Families

To the Families of Transitioning Youth:

Congratulations, your child/young adult has succeeded thus far on a pathway toward adulthood.  However, now there are many new challenges they will face.  Research has examined transition experiences of young adults with severe disabilities during their last year of high school, their parents, and  professionals from schools and adult service agencies. Students were remarkably articulate about plans following graduation but had few opportunities to meaningfully fulfill them. Parents hoped their child's talents and abilities would allow them to achieve fulfilling adult lives, but faced uncertain outcomes and unfamiliar procedures. Professionals approached transition by matching needs to available programs; however, some of these programs fostered dependency and denied students a genuine opportunity to achieve full adult status.  Although both parents and professionals worked for the betterment of young adults, the inability to recognize diverse perspectives seriously impeded the quality of the transition process. 

Effective transition from school to the adult community and employment for youth with disabilities requires knowledge of an array of state and community agencies and organizations. This can be a daunting time for parents and young adults if one is unaware of the available resources and professionals to aid with the process.  Many youth with disabilities want to work.  Often the most significant barrier faced when considering career options including work is lack of accurate information and fear of the potential loss of health care coverage and social security disability benefits.  It is essential to dispel the fears by promoting education about benefits income and resource eligibility rules under other programs such as  Housing, Foodstamps and TennCare so to ease fear and convey  the advantages of working.  Educating families and youth about work incentive options and providing support both short and long term often eliminates the immobilizing fear. 

The Tennessee Disability Coalition's (TDC) core purpose is to work for systems change and to advocate public policies that ensure every person with a disability has the freedom and opportunity to exercise individual decisions that affect their own lives, welfare and personal dignity.  Policies that promote self-determination, independence, empowerment, and the inclusion of children and adults with disabilities in all aspects of society are endorsed.  Benefits To Work (BTW), a program of the Tennessee Disability Coalition, is an integral part of a state-wide strategy at every level to educate and promote self-sufficiency.  Benefits to Work is our “brand” for Work Incentives Planning and Assistance (WIPA) and other employment related activities.  BTW is an essential part of the success of an alliance of professionals serving individuals with disabilities.  This program has been in existence since the very inception of the Ticket to Work and Work Incentives Improvement Act of 1999.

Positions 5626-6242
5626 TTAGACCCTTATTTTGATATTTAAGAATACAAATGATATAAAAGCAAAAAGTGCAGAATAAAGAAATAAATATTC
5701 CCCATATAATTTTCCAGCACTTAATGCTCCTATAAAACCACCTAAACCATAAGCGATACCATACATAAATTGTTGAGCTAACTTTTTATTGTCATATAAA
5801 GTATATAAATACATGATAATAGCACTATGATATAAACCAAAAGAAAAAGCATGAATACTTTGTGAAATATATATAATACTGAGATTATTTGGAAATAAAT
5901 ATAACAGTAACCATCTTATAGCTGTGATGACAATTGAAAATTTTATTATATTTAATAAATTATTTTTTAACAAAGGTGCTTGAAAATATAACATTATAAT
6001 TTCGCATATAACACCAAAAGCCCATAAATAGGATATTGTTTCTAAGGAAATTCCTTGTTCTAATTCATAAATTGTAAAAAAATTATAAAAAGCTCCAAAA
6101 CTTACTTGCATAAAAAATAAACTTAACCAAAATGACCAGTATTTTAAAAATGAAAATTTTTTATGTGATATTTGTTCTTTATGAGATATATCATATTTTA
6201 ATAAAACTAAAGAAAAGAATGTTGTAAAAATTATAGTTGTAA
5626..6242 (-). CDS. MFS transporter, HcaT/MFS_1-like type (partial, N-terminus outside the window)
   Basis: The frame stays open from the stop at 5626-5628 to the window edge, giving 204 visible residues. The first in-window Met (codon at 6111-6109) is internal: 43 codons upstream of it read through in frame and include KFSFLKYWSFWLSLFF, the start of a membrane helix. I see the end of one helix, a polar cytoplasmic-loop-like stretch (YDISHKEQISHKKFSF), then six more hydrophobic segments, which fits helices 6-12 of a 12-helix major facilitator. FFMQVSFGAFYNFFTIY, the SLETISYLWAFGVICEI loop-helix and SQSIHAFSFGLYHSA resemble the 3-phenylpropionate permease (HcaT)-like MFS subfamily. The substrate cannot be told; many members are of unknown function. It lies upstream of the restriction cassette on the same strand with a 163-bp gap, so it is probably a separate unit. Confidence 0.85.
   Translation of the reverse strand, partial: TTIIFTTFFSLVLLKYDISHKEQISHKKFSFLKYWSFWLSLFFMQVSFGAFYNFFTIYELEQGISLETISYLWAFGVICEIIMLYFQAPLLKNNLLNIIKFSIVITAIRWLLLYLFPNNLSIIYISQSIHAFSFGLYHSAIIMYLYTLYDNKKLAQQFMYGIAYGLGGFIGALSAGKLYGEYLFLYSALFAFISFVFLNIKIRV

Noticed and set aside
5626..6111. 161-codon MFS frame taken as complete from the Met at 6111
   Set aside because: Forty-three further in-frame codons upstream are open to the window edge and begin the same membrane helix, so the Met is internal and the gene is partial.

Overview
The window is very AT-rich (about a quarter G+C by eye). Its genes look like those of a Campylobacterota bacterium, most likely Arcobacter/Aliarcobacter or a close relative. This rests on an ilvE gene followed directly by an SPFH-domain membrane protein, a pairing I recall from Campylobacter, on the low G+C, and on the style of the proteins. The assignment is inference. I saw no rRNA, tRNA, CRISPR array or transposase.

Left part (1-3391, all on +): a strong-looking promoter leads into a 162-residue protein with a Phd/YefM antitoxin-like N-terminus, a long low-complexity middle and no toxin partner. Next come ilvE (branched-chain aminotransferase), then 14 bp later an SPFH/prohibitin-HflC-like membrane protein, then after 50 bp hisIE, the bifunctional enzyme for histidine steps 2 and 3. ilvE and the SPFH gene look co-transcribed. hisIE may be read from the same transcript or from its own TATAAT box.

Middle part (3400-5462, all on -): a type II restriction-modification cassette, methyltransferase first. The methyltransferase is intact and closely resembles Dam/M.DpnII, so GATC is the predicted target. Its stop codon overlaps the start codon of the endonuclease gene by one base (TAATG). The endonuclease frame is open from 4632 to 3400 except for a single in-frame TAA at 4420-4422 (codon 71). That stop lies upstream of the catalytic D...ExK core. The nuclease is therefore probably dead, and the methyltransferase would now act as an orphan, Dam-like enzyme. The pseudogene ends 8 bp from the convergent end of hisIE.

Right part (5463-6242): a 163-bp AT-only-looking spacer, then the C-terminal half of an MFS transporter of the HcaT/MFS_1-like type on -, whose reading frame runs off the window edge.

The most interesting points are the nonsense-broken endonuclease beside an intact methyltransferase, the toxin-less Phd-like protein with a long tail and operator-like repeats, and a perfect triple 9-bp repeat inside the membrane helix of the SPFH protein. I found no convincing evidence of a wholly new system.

Benefits To Work employs a staff of Community Work Incentives Coordinators (CWICs) who have vast experience in various areas directly relevant to their roles as CWICs.  These individuals have been thoroughly trained to provide accurate, timely and understandable information about SSA work incentives and Ticket to Work.   They provide long-term counseling about work incentives and the effect of work on other Federal, State and local benefit programs and employment supports in some incidences over lifetime spans.  Staff understands the complexity of work incentives, disability support systems and poverty reduction programs.  They are sought by other professionals in the Tennessee Disability Community as expert resources to prevent looming mishaps, e.g. loss of benefits, overpayments.

Often, younger individuals with disabilities are not encouraged to consider summer and part-time jobs, build employment resumes, plan for an economically secure future or develop self-concepts as employable individuals.  We are excited to report that Tennessee is in the forefront of changing this landscape.  We invite families and youth to explore the possibilities and we are here to assist.  Our services are Free!

Information:

Transition School to Work and The Impact on Benefits

It Pays to Work

Students Who Receive SSI Did You Know

Emerging Practices in Transition in Tennessee

Resources:

Tennessee Department of Human Services - Transition School to Work (TSW) Program

Tennessee Department of Education - Transition Support

Support and Training for Exceptional Parents (S.T.E.P.) Inc. - Transition

Tennessee Works

Tennessee Parent Coalition

Family Voices of Tennessee

Employment and Transition - TN.Gov.

The ARC of Tennessee - Conservatorship and Alternatives to Conservatorship 

Disability.gov’s Guide to Financial Help for Low-Income Individuals and Families

 

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Tennessee Disability Coalition

The Coalition is an alliance of organizations and individuals who have joined to promote the full and equal participation of men, women and children with disabilities in all aspects of life. We work together to advocate for public policy that ensures self-determination, independence, empowerment, and inclusion for people with disabilities in areas such as accessibility, education, healthcare, housing, and voting rights.

Contact us

Office Address
Tennessee Disability Coalition
955 Woodland Street
Nashville, TN 37206

Nashville: (615) 383-9442Toll-free: (888) 643-7811Email: coalition@tndisability.org